So convinced was Buckland by his theory that, in 1823, he wrote an entire book based on his findings in Kirkdale and other caves. He argued that the bony remains found in the cave allowed scientists to discover what kind of animals lived in Britain before the Biblical flood. The specimens found at Kirkdale became the founding collection of the
Yorkshire Museum and the scientific interest aroused founded the Yorkshire Philosophical Society.
The book was a major seller and helped cement Buckland’s reputation as one of the most important geologists of his day.
However, his theories aroused a lot of controversy, particularly with the church, and as the geology collections at the Yorkshire Museum grew clerics were dismayed to discover that they were being interpreted in ways that were moving away from biblical interpretation.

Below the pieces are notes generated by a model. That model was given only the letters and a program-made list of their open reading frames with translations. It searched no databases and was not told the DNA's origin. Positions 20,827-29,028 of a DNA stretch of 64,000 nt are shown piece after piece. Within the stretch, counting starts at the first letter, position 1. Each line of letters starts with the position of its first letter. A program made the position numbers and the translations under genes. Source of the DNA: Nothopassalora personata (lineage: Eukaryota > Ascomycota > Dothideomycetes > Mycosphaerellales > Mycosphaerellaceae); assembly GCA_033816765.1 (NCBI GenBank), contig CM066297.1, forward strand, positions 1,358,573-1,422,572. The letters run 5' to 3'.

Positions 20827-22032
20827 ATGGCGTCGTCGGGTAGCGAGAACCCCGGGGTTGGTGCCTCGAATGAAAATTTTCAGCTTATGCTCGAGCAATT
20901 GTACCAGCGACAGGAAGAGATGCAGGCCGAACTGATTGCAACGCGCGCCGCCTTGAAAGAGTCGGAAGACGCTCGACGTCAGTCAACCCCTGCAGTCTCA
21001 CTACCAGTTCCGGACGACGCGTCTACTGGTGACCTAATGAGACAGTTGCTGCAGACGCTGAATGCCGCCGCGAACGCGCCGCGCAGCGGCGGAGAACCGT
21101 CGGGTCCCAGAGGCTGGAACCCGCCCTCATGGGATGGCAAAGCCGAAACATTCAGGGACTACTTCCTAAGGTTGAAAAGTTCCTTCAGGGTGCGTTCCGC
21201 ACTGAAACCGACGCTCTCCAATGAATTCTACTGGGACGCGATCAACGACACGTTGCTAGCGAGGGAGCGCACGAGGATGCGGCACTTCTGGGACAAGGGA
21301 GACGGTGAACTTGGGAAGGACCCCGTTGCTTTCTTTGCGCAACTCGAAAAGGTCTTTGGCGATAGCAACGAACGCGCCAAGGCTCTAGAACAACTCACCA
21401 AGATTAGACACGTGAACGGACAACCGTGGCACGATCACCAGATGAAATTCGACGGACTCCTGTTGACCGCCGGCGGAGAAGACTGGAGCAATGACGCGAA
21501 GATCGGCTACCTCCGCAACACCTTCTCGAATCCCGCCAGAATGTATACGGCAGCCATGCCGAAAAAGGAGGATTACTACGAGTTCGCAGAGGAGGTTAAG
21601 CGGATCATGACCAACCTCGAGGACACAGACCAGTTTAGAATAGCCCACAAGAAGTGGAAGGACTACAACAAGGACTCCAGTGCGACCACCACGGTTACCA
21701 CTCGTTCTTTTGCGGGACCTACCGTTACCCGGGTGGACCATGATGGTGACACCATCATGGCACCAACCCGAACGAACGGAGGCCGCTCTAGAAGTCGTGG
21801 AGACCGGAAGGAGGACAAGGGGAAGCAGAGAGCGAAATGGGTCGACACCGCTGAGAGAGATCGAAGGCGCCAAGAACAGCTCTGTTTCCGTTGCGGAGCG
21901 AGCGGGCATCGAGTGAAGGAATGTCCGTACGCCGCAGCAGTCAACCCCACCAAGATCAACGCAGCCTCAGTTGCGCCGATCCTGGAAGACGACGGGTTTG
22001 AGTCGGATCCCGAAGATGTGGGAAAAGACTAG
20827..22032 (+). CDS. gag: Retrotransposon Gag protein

Events came to ahead when the British Association for the Advancement of Science visited York in 1844. A stinging attack was published by The Dean of York Minster entitled The Bible defended against the British Association. Adam Sedgwick, the renowned Yorkshire geologist delivered a fierce reply in a meeting held in the Hospitium in the gardens of the Yorkshire Museum.
The controversy refused to die and eventually the York Corporation decided they could not entertain both the Dean of York Minster and the geologists at a dinner. They withdrew their invitation to the geologists with George Hudson - the Lord Mayor and 'railway king' - stating 'We’ve decided for Moses and the Dean'.